Hygroscopic polymers absorb water and bind it within; therefore an effective drying down to an acceptable moisture level is essential for a successful production. If not dried properly, the residual moisture can cause major problems for converting and also significantly affect the product quality. Usually, data sheets give standard recommendations for drying temperatures and times; however, these do neither take into account the actual current moisture up-take of the plastic pellets, nor the current conditions. In this work, a simulation model is presented, calculating the heat and mass transfer within the polymer pellet in order to predict the drying progression. In addition to approaches from the literature describing the diffusion coefficient of water in plastic with a complex function and a high number of material parameters, a linear function was used to model the dependence of diffusion from moisture and temperature. Moreover, the effect of microwave application for an accelerated drying was included by calculating the resulting temperature rise from dielectric heating. The simulation of the drying process shows a very good conformity with experimental results. The linear approach used in this work leads to good results and allows to reduce the complexity of the whole model compared to approaches from the literature. The calculation of a temperature rise through dielectric heating also shows satisfying agreement with that measured in the real process from a prototype for microwave drying on an industrial scale. Therefore, the model is a reliable tool to predict required drying times for different polymers and under variation of drying conditions.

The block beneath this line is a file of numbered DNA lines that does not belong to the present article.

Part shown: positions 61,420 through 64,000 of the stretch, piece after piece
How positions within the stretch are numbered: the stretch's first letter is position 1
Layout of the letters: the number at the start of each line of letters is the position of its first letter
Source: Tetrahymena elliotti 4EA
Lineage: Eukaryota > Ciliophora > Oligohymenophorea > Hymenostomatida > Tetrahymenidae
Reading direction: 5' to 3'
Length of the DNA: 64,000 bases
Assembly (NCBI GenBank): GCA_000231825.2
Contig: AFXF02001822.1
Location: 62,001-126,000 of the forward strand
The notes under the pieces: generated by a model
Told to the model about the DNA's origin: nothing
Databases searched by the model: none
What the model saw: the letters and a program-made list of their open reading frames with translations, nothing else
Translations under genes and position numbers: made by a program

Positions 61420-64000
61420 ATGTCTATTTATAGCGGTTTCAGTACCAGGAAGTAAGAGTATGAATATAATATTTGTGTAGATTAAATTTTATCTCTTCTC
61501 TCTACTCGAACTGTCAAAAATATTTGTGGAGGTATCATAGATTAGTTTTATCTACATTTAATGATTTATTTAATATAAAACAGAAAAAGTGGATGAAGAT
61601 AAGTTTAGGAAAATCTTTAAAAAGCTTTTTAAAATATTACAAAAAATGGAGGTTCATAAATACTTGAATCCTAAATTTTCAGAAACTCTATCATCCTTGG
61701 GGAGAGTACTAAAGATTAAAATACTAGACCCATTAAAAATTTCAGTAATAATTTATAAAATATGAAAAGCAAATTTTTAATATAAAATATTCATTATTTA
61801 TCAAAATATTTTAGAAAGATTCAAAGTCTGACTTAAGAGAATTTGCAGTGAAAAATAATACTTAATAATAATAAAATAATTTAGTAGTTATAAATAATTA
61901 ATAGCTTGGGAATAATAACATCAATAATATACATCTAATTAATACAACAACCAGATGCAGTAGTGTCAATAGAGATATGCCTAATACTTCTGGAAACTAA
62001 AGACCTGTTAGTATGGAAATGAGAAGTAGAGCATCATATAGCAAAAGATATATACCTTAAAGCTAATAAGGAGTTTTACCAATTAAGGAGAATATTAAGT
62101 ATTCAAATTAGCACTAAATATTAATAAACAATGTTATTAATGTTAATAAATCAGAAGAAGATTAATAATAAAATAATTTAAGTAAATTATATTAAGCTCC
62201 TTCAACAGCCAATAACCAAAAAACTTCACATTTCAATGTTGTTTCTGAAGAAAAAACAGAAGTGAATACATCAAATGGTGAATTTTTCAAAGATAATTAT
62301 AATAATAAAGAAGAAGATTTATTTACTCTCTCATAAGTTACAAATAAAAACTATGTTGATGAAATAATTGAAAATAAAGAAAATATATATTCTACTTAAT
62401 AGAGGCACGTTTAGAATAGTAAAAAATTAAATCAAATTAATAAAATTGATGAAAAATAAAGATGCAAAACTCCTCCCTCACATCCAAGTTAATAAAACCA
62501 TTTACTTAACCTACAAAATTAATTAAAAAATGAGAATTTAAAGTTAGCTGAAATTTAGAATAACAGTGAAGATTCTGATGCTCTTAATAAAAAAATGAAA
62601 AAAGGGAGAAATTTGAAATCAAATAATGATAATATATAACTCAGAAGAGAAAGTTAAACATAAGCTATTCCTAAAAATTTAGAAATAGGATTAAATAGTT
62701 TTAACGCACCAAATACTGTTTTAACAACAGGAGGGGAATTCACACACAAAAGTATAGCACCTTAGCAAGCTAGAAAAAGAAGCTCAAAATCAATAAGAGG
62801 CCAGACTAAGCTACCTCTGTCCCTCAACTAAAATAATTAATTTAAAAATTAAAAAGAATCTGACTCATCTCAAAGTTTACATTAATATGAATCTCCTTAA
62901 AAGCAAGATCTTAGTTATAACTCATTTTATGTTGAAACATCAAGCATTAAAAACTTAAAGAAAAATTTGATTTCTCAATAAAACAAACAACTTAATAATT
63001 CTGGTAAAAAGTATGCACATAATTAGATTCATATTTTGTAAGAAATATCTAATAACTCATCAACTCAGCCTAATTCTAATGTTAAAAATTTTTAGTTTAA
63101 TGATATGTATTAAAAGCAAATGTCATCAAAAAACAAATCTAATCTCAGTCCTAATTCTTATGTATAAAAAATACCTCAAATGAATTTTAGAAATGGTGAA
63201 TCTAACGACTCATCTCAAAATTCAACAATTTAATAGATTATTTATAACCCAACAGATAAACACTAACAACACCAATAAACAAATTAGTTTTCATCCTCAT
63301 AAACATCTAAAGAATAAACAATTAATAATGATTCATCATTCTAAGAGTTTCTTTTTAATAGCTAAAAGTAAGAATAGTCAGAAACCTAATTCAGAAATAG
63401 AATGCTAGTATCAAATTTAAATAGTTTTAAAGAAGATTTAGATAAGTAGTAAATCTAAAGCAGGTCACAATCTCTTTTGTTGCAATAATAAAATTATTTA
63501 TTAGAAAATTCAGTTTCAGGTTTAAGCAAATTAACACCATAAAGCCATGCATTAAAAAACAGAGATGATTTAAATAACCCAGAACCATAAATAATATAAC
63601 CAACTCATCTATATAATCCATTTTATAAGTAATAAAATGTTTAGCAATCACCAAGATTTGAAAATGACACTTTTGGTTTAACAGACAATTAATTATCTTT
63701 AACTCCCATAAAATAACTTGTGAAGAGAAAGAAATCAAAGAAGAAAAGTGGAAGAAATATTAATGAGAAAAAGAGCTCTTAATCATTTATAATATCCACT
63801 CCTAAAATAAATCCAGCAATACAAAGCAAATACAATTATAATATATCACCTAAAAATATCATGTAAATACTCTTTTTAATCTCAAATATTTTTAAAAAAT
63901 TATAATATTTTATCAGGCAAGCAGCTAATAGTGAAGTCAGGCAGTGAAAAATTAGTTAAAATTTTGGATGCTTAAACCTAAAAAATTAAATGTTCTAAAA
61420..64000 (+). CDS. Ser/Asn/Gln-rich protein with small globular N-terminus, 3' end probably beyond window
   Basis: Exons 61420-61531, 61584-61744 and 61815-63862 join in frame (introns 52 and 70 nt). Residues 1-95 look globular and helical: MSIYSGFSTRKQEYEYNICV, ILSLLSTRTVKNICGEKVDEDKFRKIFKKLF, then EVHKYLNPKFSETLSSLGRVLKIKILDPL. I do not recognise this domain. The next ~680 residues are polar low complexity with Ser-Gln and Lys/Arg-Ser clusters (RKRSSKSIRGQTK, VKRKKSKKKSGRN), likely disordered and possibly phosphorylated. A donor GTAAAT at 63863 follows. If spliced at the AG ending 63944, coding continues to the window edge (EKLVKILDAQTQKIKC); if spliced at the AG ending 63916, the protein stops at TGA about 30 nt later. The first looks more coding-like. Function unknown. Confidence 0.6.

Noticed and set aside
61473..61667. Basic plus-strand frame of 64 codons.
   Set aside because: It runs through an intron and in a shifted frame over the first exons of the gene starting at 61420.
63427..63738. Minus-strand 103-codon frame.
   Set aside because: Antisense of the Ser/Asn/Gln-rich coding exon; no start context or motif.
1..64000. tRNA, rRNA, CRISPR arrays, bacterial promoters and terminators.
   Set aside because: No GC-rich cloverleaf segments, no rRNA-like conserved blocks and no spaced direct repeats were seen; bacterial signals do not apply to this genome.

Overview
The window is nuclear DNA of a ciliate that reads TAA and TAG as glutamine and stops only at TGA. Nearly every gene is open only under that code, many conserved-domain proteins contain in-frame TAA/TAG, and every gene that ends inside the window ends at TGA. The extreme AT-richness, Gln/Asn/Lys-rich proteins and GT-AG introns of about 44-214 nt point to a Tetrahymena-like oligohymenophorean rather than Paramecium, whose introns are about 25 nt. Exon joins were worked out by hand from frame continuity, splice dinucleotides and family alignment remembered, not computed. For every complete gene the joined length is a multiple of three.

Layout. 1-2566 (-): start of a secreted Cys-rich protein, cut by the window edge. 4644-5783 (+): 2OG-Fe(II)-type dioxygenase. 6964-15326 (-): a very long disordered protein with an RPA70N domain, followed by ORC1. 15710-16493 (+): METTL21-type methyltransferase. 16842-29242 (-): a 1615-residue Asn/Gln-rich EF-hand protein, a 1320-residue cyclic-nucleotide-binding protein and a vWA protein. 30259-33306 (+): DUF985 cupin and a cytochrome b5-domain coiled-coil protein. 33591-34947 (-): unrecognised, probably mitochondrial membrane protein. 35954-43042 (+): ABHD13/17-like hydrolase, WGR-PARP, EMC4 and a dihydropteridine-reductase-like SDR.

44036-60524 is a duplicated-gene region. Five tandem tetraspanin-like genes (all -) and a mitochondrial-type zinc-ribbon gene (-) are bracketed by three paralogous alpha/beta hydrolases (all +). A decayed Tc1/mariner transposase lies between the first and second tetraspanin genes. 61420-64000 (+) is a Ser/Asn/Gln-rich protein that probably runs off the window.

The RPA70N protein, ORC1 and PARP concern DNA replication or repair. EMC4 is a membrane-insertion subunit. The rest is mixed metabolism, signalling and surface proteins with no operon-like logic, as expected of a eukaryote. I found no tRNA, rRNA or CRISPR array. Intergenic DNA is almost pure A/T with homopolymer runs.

Calculation of the drying process of hygroscopic polymer pellets in desiccant dryers and with additional microwave application
Oliver Kast, Christian Bonten; Calculation of the drying process of hygroscopic polymer pellets in desiccant dryers and with additional microwave application. AIP Conf. Proc. 5 February 2019; 2065 (1): 030037. https://doi.org/10.1063/1.5088295
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